Is it more efficient than just using the electricity to charge up batteries in an electric car for example?
Maybe, maybe not, but I guarantee you it has a higher energy density than batteries, which is super important for vehicle applications.
Just for future reference, if you find yourself in a position of authority and someone comes to you with a solution to your pressing problem, and he doesn't know exactly what the solution is or how to make it happen, but he knows exactly how much it costs? You throw that guy out on the street, because that guy is at best a con artist, at worst utterly clueless. (Yes, in that order.)
Yes. I actually feel a little bit better about America knowing that this guy lived to tell the tale.
The argument is that religious institutions are nonprofit charities whose goal is to serve the community rather than themselves, and that society benefits more by promoting these institutions than it would gain by taxing them.
Now, you can poke all kinds of holes in this argument for everything from Scientology to Catholicism to Jim and Tammy Bakker, but the fact is that the religious folks who came up with this argument and the religious folks who support it today aren't going to listen to you.
If you do this, you'll establish a precedent saying that picking which religions deserve tax-exempt status is acceptable, and then the nightmare begins. Some will say the Catholic church should be non-exempt due to its handling of the pedophile priest scandal. The half of the Presbyterian church that opposes gay marriage will try to non-exempt the half that accepts it, and vice versa. Every religious controversy will lead to a demand to effectively de-churchify a denomination, and the federal government will be the final arbiter of who gets to be a church, in clear violation of the Establishment clause.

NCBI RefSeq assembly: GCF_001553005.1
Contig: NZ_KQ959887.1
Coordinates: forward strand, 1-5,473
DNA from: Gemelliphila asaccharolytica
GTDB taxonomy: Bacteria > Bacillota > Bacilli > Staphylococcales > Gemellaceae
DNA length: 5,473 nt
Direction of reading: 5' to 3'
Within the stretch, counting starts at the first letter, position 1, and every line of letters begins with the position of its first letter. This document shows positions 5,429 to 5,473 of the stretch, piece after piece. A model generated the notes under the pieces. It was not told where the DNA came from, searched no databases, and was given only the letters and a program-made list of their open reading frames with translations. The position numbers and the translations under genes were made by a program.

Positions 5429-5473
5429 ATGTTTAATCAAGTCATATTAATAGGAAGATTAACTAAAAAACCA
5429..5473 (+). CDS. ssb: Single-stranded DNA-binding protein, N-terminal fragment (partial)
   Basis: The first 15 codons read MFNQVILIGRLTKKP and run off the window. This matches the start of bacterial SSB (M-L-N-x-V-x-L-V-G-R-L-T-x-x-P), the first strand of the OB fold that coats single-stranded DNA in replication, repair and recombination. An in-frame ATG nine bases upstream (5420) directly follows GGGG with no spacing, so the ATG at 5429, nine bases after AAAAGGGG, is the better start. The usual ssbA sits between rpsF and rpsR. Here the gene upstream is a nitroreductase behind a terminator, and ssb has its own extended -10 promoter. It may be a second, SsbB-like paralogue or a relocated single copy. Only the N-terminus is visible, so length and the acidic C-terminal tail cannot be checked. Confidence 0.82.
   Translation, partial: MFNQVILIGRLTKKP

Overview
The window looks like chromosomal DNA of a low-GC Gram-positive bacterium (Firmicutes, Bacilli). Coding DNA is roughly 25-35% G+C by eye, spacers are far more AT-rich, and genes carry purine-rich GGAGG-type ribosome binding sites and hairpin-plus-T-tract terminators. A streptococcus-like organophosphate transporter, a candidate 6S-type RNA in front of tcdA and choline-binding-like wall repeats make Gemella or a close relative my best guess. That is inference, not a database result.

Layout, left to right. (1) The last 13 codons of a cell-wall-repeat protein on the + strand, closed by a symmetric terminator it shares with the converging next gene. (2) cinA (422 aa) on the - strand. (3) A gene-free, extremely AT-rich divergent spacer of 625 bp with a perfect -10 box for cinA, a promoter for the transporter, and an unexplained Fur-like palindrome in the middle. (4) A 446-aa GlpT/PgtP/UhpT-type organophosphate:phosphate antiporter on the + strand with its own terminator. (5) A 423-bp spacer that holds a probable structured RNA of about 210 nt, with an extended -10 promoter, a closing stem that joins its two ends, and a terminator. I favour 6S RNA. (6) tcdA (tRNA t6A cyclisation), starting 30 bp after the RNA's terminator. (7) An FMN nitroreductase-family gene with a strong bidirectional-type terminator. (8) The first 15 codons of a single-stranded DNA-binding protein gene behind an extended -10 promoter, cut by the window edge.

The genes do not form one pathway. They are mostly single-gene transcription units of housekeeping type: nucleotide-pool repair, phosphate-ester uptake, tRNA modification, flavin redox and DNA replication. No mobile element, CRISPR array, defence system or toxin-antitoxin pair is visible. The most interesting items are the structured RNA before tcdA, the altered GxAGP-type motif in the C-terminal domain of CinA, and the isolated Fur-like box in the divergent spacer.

So if the scientologists can't be tax-exempt, nobody gets to be exempt. I know Slashdot is full of atheists (I'm one), so maybe a lot of us like this idea. But any politician who proposes it will be demonized by every priest, minister, rabbi, and imam in the country. If you think they believe atheists are assholes now, wait till we try to tax their faiths.
You've got to pick your battles, and this is a bad one. You can't carve this one sect out of the herd of religions without culling the whole herd, and you do not want to be face-to-face with a horde of enraged cattle with pointy horns.
That article is factually wrong about the order of events. Competing electrical firms collapsed into single monopolies *first*, and government came in to prevent the monopoly from running roughshod over the customer *second*.
The libertarian in this video at least gets the history right:
She phrases it as a grand bargain between government and the monopoly, in which the monopoly is protected in exchange for stability and reasonable prices. Which it is, but what matters to our discussion is that it's a grand bargain that was struck after the monopoly was fait accompli.
It's not a natural monopoly ISPs are not allowed to run fiber on the telephone poles
Oh, I see the problem. You think local government owns the telephone poles. Nope. The *electric power company* (or sometimes the phone company) owns the poles.
It's not the gubmint, it's a single private company with the power to control who gets to compete, because it owns the poles and there's no room on the street to put in more.